Cycle Logic Press Bicycle Touring Books and Photos


Bike Touring Journals by Neil Anderson and Sharon Anderson

Bicycle touring journals

October 4 Wednesday sunny Bicycle touring Germany

Using the cyclist host family book Kai gave us, I phoned a German family to see if we could stay with them. I was nervous and asked, "Spreche zie Deutsch?"

The answer immediately came back, "Ya."

Today is finally a sunny day. All systems are go. After two weeks of inclement weather, fog, cloud and cold rainy grey days we luckily chose a gorgeous day to start off our bicycle tour in Germany with Sherry.

I rode my bike to the post office to mail my journal home and a small packet of postcards and an exposed roll of film ready for processing. But after finding it was 24 Marks per package I decided to take it back and combine the packages together for the same price.

A couple of days ago I bought a lighting system from a local bike shop. I finally decided it was time to become legal as we have been known to occasionally be out riding after dark. Last night I tried to install the generator and headlight, but after valiantly trying to decipher the German instruction booklet I couldn't get the generator to work.

I arrived at the bike shop at 9:30 AM only to be greeted with a sign on the door stating they wouldn't be open until 2:30 PM. "That's the trouble with supporting the little guy," I lamented. "They're not always there when I need them."

We decided that Sharon and Sherry would head off to Forchheim. I would follow later in the hockey team's van, courteously being chauffeured by Sharon's brother, Murray Bokenfohr. I waved forlornly as the two girls struck out on their loaded touring bikes for our night's destination. Sherry has two rear panniers on her loaded mountain bike - pretty much the only thing she has in them are hair-care products.

Murray and I did a little grocery shopping. Murray picked up a spare tube for Sherry just in case she gets a flat on her mountain bike. I picked up new bike seat covers for myself and Sharon. These German saddle covers are actually sewn out of two pieces of material, rather than the usual Lycra stretch bikini jobbies.

At 2:30 PM, Murray and I arrived back at the bike shop. We were greeted with a new sign saying they would now open at 4:00 PM. Oh boy. Are we truly cycle touring in Germany, or are we back in Spain?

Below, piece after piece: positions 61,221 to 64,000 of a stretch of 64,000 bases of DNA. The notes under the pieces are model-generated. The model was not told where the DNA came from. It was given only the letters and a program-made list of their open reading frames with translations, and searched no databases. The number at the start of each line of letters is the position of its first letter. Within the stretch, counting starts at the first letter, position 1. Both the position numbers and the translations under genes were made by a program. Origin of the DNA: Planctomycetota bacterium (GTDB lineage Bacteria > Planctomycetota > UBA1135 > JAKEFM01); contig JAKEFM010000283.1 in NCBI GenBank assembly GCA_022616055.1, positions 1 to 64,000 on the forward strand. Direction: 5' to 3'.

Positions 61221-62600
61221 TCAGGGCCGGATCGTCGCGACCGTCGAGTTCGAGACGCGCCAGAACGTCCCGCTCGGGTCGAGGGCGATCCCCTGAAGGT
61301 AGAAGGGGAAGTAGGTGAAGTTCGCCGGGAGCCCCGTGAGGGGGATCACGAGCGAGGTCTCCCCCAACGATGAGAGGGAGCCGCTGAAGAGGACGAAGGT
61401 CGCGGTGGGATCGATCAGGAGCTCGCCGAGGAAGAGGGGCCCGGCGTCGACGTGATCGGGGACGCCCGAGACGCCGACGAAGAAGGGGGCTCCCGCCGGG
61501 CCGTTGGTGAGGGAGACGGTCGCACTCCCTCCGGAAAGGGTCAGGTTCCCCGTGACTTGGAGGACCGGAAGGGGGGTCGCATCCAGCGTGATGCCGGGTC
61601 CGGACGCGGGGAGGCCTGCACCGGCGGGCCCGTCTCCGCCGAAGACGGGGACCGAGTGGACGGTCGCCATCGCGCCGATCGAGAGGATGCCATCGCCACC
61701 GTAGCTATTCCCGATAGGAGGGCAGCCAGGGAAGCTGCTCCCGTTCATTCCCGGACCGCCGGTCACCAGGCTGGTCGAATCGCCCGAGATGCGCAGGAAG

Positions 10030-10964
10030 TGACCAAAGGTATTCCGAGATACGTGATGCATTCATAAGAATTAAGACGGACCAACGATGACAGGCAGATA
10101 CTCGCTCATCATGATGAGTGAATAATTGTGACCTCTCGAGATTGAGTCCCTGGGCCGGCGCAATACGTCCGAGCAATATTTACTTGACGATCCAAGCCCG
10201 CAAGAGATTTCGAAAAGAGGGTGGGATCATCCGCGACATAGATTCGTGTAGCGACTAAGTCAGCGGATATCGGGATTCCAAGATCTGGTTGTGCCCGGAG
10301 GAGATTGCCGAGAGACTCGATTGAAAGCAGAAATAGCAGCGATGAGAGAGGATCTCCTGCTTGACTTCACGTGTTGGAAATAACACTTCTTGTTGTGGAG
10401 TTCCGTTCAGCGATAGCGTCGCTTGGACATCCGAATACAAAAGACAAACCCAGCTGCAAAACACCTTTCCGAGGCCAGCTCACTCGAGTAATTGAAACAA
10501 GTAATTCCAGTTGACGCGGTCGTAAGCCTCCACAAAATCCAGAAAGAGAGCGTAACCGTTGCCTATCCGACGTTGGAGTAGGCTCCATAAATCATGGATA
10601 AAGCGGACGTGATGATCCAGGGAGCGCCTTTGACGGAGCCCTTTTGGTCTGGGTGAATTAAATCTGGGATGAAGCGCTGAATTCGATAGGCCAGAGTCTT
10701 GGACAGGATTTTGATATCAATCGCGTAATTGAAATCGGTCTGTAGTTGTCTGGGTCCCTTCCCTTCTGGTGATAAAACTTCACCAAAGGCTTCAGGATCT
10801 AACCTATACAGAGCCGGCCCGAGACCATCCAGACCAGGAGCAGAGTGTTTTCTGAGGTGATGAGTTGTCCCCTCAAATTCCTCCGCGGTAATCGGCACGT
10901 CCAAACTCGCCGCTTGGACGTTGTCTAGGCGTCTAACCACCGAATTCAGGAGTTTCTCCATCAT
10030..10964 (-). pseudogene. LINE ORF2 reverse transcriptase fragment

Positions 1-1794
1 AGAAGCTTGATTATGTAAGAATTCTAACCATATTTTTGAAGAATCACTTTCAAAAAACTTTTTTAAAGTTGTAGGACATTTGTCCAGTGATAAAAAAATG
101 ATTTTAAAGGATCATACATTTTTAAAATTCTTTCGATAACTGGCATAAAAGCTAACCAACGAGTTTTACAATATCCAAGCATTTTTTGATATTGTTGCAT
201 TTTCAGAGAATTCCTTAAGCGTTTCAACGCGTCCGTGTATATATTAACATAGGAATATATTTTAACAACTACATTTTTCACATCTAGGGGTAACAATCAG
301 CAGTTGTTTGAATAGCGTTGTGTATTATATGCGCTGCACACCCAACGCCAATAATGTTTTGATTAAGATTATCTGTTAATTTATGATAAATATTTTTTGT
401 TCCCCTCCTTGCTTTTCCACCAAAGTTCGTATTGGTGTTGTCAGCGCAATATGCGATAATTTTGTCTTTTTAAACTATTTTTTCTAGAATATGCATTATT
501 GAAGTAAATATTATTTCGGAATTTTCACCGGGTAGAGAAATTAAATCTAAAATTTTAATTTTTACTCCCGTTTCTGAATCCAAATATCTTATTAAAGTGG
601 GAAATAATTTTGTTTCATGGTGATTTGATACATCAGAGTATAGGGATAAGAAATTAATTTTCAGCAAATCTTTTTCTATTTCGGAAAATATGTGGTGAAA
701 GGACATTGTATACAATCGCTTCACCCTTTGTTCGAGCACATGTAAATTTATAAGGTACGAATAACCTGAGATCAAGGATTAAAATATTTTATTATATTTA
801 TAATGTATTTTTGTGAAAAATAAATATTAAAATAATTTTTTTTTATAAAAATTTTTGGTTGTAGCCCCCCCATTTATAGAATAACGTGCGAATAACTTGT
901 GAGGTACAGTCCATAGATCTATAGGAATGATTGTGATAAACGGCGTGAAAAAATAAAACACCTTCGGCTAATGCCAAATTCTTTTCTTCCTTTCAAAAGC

We drove to another bike shop so I could ask how to install the generator light system. The proprietor didn't speak English. After he patiently showed me how to mount the connectors correctly, I ended up buying another halogen light and generator from him. It was the least I could do. And I figured Sharon would be happy to have a light of her own.

At 4:00 PM, we actually found the first bike shop open. They put my bike on a repair stand immediately after determining that I wanted to leave Pegnitz that day. After trying a couple of different bulbs and still no light, the bicycle repair fellow deduced the generator was kaput. He installed a different make generator since they didn't have another like the first one they sold me. It's not as heavy duty, so I hope it lasts the bike trip at least.

By the time we finished at the bike shop it was dark. My bike and bags were loaded into the back of Murray's van. The drive to Forchheim was along a scenic little river. It would have been a great bike ride. I imagined Sharon and Sherry must have had a terrific first day of bicycle touring with the fine weather and gentle terrain.

In Forchheim, Murray and I drove around town looking for the address of our host family. Eventually we needed more gas. Maybe a GPS system would have helped us? We pulled into a gas station and there was a map on the wall. We noted the directions and soon found the street we were looking for.

We drove the length of the street and then back again peering through darkness trying to discern house numbers. The numbers on the houses didn't seem to make sense in any orderly North American type of manner.